Psychedelic toad venom could soon be a clinical treatment for depression
Beckley Psytech raises $80m to fund clinical trials using 5-MeO-DMT
Clinical research using psychedelic drugs is quickly becoming mainstream. Prestigious universities like Imperial College London and John Hopkins University are studying the field, while UK-founded psychedelic treatment company Compass Pathways recently listed on the US stock exchange.
Among the current wave of interest in psychedelic therapies, ecstasy, ketamine, and psilocybin (the psychoactive compound found in so-called “magic mushrooms”) have so far dominated research.
But Oxford-based startup Beckley Psytech has today raised $80m to accelerate clinical trials using a pharmaceutical formulation of 5-MeO-DMT, a powerful compound produced endogenously by the Sonoran Desert toad, to treat depression.
The funding round, which Beckley Psytech describes as “upsized and oversubscribed”, was led by Integrated, and joined by Prime Movers Labs, Adage Capital Management LP, Palo Santo, Delphi VC, Leafy Tunnel, Negev Capital, and existing investor Bicycle Day Ventures.
The power of the toad
So what has got investors so excited about the mind-bending secretion of this humble toad?
Beckley Psytech chief executive Cosmo Fielding Mellen told Sifted that the company is focussing on 5-MeO-DMT for two reasons: it’s potency and its short length of psychedelic experience.
Clinical studies using psilocybin have already shown huge potential to address treatment resistant depression, by administering the drug during a session with a therapist. But while a psilocybin experience can last between five and eight hours, a 5-MeO-DMT session takes just one hour, which could radically reduce the cost of treatment.
“Requiring a therapist to sit with a patient for the entire duration of a psilocybin, MDMA or LSD experience which is, say, six to eight to 10 hours long, is going to be resource intensive and expensive,” says Fielding Mellen.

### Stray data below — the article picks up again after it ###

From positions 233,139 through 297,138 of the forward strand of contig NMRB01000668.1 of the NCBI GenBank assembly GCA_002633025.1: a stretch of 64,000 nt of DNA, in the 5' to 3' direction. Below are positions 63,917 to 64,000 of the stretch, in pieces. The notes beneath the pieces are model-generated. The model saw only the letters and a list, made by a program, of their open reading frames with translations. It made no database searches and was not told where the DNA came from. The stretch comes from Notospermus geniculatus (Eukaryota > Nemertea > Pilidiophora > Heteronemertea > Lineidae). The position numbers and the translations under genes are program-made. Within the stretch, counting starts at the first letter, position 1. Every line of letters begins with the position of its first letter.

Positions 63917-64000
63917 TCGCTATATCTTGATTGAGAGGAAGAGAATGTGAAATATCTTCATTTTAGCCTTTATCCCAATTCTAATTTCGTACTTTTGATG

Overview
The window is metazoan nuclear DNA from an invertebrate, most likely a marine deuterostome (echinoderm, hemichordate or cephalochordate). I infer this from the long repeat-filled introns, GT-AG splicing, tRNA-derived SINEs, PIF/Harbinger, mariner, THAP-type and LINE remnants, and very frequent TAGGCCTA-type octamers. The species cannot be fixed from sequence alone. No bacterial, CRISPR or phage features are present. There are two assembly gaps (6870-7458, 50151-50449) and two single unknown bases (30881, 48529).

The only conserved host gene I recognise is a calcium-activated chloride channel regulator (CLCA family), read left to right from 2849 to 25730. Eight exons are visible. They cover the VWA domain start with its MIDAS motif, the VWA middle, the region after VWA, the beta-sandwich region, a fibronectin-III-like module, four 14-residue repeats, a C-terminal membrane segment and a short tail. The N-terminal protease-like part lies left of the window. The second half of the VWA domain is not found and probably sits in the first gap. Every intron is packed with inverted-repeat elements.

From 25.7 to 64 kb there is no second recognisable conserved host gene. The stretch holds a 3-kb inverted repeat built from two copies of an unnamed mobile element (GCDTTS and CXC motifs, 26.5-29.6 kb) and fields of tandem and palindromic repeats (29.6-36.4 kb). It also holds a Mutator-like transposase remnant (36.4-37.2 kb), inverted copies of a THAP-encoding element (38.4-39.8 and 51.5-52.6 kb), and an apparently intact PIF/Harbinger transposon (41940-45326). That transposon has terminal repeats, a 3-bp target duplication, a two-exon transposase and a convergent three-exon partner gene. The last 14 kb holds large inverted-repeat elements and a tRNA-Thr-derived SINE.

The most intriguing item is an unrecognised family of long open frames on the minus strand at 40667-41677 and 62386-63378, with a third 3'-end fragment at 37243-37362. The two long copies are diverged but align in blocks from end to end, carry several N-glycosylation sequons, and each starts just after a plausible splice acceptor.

“What we’re trying to show is that we can induce similar levels of treatment response with 5-MeO-DMT that you’re seeing with psilocybin, but the treatment takes an hour rather than a day. If you can do that then there’s a huge patient access advantage.”
Fielding Mellen adds that 5-MeO-DMT is an attractive compound to study for therapeutic use, as it produces less visual effects then psilocybin or LSD, which he says can distract the patient from the aims of the therapy session.
Beckley Psytech’s fresh injection of funding will also be used to accelerate early trials investigating whether psilocybin can be used to treat patients suffering with SUNHA, a rare and debilitating headache condition.
The company has developed a pharmaceutical formulation of psilocybin, which it intends to give to patients at low, sub-hallucinogenic dosages in a daily treatment schedule.
This, again, would bring down the cost of using psychedelic compounds for therapeutic treatments, as it wouldn’t require a therapist to be present.
Fielding Mellen says Beckley Psytech will also continue working to develop new psychedelic chemical compounds for novel applications: “You tweak the molecular structure to try and refine their clinical effects by dialling up certain receptor binding profiles and dialling down other receptor binding profiles.”
This final area of study is the furthest from actually reaching patients, but with this new injection of capital a future of lab-made, designer psychedelic therapies is looking more and more likely.